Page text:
In the retail world, even the best ideas can have a short shelf life, so it's pretty amazing to think about the long run cash had as our primary tool to purchase goods and services. Archaeologists have found currency dating back thousands of years, but only in the last five decades have coins and bills had to share top billing.
Credit cards gained traction in the 1960s and 1970s, and it wasn't common until the 1990s for people to use their bank cards to make purchases in retail stores. Despite these innovations, it took COVID-19 to hit in 2020 to take touchless payments out of the fringes and into the mainstream. Suddenly, companies innovating in that sector found themselves poised for major success.
It's hard to overstate the massive impact the pandemic had on brick-and-mortar retail. Just about every store was forced to shut their doors or significantly limit the number of customers inside. Hundreds of thousands of businesses didn't survive, and those that did needed to radically reimagine everything from how people waited in line to how they ordered items from home.
And one of the most significant changes was the dominance of touchless payment systems: according to the State of Retail Payments report from the National Retail Federation, over two thirds of merchants were using touchless payment technologies by 2021. In the first half of the year, “no-touch payments have increased for 69 percent of retailers surveyed.” Adoption rates of this magnitude and at these speeds are almost unprecedented.
Onboarding costs have made small and medium sized businesses (SMBs) reluctant to adopt touchless payment. It was easy for big retailers to make the switch, but credit card chip readers were about as cutting-edge as most small chains or mom-and-pops got, and some were still cash-only, without even a reliable means of online ordering. SMBs, especially restaurants, had to scramble for digital integrations with delivery services when COVID hit.
The pandemic forced SMB owners to accept the cost of adopting touchless and digital payments, a move that will only benefit them long-term. Thankfully, startups have seen opportunity in this underserved sector. Shopify has introduced “buy now, pay later” with its Shop Pay installments, making larger retail purchases more affordable. Xero and the startup Wise (once called TransferWise) have teamed up to offer stores account management and transaction processing.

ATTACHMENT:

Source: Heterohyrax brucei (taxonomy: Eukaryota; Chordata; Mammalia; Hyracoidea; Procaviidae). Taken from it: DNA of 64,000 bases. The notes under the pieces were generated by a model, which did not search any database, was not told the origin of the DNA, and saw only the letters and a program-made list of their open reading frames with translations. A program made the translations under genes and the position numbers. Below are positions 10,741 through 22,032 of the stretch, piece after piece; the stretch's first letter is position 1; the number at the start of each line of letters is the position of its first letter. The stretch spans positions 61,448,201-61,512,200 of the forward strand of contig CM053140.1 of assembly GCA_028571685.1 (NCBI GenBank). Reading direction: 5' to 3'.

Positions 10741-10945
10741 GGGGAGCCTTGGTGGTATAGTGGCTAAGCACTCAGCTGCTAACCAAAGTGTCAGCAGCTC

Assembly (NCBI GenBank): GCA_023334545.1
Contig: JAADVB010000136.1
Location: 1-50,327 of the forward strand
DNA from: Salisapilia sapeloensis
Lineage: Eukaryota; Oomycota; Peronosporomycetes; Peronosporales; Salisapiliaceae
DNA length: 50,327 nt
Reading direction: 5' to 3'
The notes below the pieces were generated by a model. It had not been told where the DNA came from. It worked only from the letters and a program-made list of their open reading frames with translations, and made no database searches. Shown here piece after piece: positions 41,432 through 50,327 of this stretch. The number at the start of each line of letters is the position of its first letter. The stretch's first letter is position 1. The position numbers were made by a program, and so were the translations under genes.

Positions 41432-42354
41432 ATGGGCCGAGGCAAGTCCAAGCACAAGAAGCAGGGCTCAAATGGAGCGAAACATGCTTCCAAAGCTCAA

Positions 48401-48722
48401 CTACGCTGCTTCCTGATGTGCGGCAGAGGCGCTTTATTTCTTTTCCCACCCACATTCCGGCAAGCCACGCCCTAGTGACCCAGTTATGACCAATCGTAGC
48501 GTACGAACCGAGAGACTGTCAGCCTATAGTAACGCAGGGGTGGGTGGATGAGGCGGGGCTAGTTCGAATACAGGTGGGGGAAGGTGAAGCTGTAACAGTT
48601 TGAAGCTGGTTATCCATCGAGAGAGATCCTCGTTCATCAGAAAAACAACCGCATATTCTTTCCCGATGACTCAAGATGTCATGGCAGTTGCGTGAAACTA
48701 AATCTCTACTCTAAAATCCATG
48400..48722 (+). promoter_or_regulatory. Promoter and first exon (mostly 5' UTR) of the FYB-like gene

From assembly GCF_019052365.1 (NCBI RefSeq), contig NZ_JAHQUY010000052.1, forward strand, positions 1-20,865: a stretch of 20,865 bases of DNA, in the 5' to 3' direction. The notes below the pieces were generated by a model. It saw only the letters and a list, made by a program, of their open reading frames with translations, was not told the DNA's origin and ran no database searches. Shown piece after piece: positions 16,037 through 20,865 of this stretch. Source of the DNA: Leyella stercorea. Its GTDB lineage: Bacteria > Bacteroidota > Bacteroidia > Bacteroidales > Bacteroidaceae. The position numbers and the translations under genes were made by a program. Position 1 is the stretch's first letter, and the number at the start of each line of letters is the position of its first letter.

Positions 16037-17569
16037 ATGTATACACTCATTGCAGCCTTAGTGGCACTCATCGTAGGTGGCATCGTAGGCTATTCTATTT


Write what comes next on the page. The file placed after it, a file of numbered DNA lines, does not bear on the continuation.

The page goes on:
The New Leaders
The touchless payment revolution was actually led by companies almost unknown before the pandemic. Although major financial institutions were able to support the change, the foundational work was done by upstarts who suddenly found themselves with a willing audience and massive opportunities to enter the big time. With consumers today juggling multiple customer loyalty apps, Drop centralizes phone-based payments for these apps in their service and incentivizes users with rewards from brands like Starbucks, Grubhub, and Uber.
Why were these companies able to succeed and thrive even as other payments companies struggled with the fallout from empty stores? The answer goes far beyond opportunity, and into the heart of what defines success. After all, there were plenty of other companies in the payments industry who didn't evolve over the last two years and so were unable to catch the new wave.
The companies that established themselves as market leaders were able to do so because they saw unique opportunities in an emerging market. Startups that adopt a similar strategy are poised to repeat this success and lead the industry moving forward. SparcPay, for example, saw beyond the retailer-customer relationship, and are gearing up to help retailers pay their suppliers with automated payments, improved encryption, and stricter security.
There is no single magic bullet that causes startups to become successful. The post-cash landscape will be a new world where adaptation is the key to surviving and thriving. The companies that see the most success will be those who not only innovate for themselves, but who recognize rising startups with whom to partner to bring their new ideas into a company’s portfolio of solutions for fitting into a cashless economy.
— Marcus Daniels is a founding partner and CEO of Highline Beta, a hybrid corporate venture studio and VC firm that works with global enterprises including RBC, Intuit, and AB InBev, and invests in startups that pilot with corporations to drive growth innovation. He has 25-plus years as a serial tech entrepreneur and a top decile venture capital investing track record in 50-plus startups.
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